Top 10 Political Stories of 2019
Lots of drama in last year of the decade. Which were the biggest stories?
Goodbye to 2019, a fascinating year in Wisconsin politics. What were the top stories of the year? Our top ten list:
1: Lame-Duck Session Triggers Year of Partisanship. Days after Democrat Tony Evers defeated Republican Gov. Scott Walker, Republican legislative leaders did something they had not done during the eight years in office of Walker and Republican Atty. Gen. Brad Schimel – limit the powers of the governor and attorney general.
Walker signed those changes into before leaving office. The move shocked Evers and Democratic legislators, who accused Republicans of trying to overturn the results of the election. Republicans defended the changes, saying them rebalanced power between two branches of government.
As the year ended, Democratic Atty. Gen. Josh Kaul and the GOP-led Finance committee fought over legislative oversight of settlements of major lawsuits brought by Kaul’s Justice Department. And Senate Majority Leader Scott Fitzgerald and Assembly Speaker Robin Vos kept their hockey goalie pads within reach, saying they must stop Evers’s liberal ideas.
2: State Budget Boosts K-12, Highway Funds. Because of a booming economy, Evers and Republican legislators added major increases in state funding for highways and K-12 schools in the 2019-21 budget. Evers didn’t get what he wanted for special education funding, and the highway funding package won’t meet long-term needs. Those two issues, and expanding Medicaid coverage – another Evers priority rejected by Republicans – will dominate the 2021 budget debate.
3: Brian Hagedorn Replaces Justice Abrahamson. When third-party groups attacked conservative Court of Appeals Judge Brian Hagedorn for his views on homosexuality and abortion rights, his supporters very effectively argued this was an attack on Hagedorn’s Christian faith, and voters were offended enough to pick Hagedorn over another Court of Appeals Judge, Lisa Neubauer. Hagedorn replaced liberal Justice Shirley Abrahamson, who retired for health reasons after a record-setting 43 years as justice and chief justice.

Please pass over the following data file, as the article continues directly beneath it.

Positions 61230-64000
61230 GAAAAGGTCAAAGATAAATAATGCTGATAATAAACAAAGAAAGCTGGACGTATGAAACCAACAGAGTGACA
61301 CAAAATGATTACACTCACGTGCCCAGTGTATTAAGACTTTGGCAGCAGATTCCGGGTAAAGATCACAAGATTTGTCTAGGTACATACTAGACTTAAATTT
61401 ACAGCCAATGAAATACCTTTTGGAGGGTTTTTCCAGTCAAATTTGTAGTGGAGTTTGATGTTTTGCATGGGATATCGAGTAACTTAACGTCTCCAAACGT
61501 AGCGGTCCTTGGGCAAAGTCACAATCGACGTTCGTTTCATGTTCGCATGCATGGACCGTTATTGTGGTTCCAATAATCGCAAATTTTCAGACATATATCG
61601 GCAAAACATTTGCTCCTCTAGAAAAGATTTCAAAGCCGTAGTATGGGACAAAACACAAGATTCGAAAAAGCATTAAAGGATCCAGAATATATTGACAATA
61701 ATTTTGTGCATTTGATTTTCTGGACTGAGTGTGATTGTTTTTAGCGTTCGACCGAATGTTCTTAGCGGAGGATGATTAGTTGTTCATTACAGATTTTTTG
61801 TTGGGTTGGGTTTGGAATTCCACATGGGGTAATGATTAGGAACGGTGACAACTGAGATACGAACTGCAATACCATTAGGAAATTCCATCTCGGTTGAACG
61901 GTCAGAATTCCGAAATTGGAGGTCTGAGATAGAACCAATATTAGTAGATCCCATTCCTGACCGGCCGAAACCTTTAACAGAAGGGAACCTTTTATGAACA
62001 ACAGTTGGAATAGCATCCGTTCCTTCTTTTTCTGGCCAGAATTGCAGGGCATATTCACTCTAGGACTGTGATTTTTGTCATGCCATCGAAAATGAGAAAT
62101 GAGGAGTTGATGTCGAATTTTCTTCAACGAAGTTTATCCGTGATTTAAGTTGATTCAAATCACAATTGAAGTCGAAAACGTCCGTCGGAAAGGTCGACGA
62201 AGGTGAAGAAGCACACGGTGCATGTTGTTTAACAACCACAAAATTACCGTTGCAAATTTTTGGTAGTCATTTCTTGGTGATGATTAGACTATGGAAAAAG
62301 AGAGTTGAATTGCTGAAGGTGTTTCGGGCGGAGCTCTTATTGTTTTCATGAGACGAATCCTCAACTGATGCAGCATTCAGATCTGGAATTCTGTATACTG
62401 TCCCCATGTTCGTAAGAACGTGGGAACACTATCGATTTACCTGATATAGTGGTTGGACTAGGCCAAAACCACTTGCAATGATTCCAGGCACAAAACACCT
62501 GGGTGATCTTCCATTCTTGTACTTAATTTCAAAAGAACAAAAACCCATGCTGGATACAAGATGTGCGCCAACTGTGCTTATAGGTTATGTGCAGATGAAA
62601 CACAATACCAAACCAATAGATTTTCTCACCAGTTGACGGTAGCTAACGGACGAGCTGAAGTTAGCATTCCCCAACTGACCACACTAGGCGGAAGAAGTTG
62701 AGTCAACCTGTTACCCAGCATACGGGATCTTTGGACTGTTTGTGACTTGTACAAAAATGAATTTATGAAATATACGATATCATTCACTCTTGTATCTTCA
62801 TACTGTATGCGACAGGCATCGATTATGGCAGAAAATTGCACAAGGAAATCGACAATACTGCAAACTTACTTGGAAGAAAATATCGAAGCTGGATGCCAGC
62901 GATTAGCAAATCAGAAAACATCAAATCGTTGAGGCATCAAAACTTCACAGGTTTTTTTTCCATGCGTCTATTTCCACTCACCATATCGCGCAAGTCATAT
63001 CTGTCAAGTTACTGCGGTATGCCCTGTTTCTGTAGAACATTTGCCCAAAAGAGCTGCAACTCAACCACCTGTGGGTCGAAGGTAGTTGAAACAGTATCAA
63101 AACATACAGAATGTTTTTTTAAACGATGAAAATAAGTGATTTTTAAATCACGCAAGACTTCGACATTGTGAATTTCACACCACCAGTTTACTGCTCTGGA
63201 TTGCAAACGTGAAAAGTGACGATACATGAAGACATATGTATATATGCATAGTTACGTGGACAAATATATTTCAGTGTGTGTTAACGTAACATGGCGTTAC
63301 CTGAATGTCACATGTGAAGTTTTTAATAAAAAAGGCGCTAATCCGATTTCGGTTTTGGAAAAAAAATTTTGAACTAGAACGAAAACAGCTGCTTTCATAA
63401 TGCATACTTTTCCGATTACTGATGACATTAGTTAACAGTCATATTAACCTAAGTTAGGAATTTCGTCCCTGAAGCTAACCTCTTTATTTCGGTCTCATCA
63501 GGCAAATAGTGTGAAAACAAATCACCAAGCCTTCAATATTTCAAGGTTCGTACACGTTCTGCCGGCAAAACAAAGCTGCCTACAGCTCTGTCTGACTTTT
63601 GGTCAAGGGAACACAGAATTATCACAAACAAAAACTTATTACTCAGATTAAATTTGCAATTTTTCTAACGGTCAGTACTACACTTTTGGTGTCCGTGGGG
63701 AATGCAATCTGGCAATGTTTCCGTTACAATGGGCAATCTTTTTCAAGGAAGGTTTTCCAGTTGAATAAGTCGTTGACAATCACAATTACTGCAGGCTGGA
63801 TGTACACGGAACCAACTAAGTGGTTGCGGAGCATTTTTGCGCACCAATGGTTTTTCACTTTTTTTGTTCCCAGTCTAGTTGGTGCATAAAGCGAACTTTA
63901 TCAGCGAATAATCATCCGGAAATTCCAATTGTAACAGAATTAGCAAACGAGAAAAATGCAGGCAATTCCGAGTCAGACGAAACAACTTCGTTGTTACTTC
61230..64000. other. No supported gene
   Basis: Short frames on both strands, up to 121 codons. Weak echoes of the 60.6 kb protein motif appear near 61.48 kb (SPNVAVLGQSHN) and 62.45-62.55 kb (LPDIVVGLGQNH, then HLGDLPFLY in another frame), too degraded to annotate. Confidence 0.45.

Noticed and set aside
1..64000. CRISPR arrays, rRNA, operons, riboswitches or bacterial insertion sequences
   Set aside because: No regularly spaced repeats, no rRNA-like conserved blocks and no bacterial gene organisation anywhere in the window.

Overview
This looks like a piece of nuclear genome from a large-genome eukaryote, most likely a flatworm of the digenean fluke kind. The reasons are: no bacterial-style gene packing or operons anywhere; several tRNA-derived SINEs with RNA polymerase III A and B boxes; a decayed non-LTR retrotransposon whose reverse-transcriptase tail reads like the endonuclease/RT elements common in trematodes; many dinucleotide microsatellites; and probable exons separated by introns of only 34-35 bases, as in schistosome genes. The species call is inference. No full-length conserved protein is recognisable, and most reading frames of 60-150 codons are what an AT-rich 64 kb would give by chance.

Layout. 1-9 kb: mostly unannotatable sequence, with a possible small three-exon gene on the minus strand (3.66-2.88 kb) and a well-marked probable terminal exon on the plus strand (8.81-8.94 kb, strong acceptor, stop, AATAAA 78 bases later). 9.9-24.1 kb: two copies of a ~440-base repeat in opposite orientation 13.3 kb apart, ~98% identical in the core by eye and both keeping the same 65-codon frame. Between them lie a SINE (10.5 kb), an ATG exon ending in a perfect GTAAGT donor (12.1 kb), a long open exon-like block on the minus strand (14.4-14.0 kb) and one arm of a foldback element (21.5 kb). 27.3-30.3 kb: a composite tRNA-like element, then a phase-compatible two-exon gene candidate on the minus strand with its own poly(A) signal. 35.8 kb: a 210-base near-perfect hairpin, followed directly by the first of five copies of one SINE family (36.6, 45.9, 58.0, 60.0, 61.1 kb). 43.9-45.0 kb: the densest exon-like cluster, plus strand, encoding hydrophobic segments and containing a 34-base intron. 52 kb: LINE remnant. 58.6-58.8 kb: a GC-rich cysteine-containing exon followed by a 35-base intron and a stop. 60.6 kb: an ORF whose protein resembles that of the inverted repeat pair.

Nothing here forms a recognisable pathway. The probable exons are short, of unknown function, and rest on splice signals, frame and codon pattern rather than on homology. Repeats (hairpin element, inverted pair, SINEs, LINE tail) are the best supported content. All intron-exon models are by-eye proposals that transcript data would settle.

4: Sensenbrenner Retires, Duffy Resigns. Fifth District Congressman F. James Sensenbrenner, a U.S. House fixture for four decades, said he would not seek re-election in that suburban Milwaukee, heavily Republican district. The announcement opened the door for Fitzgerald to replace Sensenbrenner.
Nobody saw the September surprise resignation of Seventh District Congressman Sean Duffy coming. Now a K Street lobbyist, the Republican resigned after disclosing serious health problems of the ninth child of he and his wife, Rachel Campos-Duffy.
6: Senate Fires Ag Secretary, Won’t Confirm Others. No records exist of the last time the state Senate refused to confirm a governor’s choice to run a state agency. So the vote by Senate Republicans against Agriculture, Trade and Consumer Protection Secretary Brad Pfaff, which essentially fired him, was historic. Senate Republicans have also questioned the qualifications of four other cabinet secretaries.
7: Milwaukee to Host Democratic National Convention. Milwaukee beat out Houston and Miami for the July 13-16 convention where Democrats will anoint someone to run against President Donald Trump.
8: Sex-Harassment Failures Ends Dunbar’s Command. Adjutant General Donald Dunbar was the longest-serving head of National Guard troops in the nation until a federal report documented mishandling of reports of sex assault and harassment on his watch. Evers asked him to resign.
9: Republicans Ignore Evers Call for Gun-Safety Laws. Evers called his first special session of the Legislature, asking it to pass universal background checks and a “red flag” law that would let judges order those found dangerous to themselves or others to temporarily surrender their guns. Republicans attended the session and immediately adjourned it, rejecting Evers call for action.
10: Crisis in Dairyland Squeezes Small Farmers. “America’s Dairyland” continued to see two small dairy farms go out of business each day because of low commodity prices and the uncertainty of international markets.
What will be the top political stories of 2020? Will Wisconsin again be one of three states that decide who is elected President? Will Foxconn surprise with decisions it makes regarding its state subsidized operations? Or will something completely unexpected dominate the news in the coming year?
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